Image credits: Hoda Afshar, Remain (still), 2018, 2-channel digital video, colour, sound, image courtesy and © the artist
9 November 2018 – 3 February 2019
Written by Emma-Kate Wilson
In a conversation with Caroline Garcia, one of the eight artists in Primavera 2018 at the Museum of Contemporary Art, Sydney, the idea that diversity is a white word was discussed and became my point of consideration for the exhibition as a whole. Given that the MCA claims that ‘the eight artists explore the politics of identity, visibility and representation” diversity seems to be at the forefront for curator Megan Robson.  This focus brings with it a question of tokenism and voyeurism in an exhibition by a predominantly white curatorial team, leadership team and board, for a predominantly white audience. The lack of representation of coloured bodies across the three management teams suggests it is time for a significant shakeup. There is a need for exhibitions like Primavera, but the real key to disrupting and dismantling the colonial contemporary art canon is visibility and not just on the gallery walls or floors.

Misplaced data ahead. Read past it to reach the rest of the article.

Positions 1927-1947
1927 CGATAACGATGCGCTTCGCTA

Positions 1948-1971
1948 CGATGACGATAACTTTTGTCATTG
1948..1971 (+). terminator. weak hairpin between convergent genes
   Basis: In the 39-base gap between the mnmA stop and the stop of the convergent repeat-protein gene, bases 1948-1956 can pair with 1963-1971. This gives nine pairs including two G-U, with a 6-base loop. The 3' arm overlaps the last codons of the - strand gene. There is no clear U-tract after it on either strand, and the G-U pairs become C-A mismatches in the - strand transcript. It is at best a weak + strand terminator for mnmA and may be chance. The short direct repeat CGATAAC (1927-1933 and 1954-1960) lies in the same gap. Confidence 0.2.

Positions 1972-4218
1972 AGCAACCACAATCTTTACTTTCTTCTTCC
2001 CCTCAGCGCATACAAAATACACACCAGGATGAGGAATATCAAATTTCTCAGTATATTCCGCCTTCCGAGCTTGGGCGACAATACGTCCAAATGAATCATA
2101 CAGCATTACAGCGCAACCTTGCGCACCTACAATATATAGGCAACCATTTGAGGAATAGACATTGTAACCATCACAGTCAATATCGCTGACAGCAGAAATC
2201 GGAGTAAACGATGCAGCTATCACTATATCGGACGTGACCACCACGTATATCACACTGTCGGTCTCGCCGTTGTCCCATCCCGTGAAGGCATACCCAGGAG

As seen with the artists in the Primavera, the artwork can create departures of reveals and dismantle even the construction of the word diversity. Diversity doesn’t need to be a key consideration if we normalise the concept, by bringing it into the everyday. So, how do contemporary artists navigate through this complex web of diversity, multiculturalism, and other problematic words that aren’t enough by themselves? I argue that the artists can become storytellers, playing with fiction and reality to construct viewpoints for the audience to view through. Together the artworks act as a representation of Australia and the vast array of personality and identities that live in this one country. From video art by Caroline Garcia’s Imperial Reminiscence (2018) and Primitive Nostalgia (2014), or Hoda Afshar’s Remain (2018) where a narrative is built through glitchy aesthetics, nods to art history, and storytelling through cultural appropriation and offshore detention.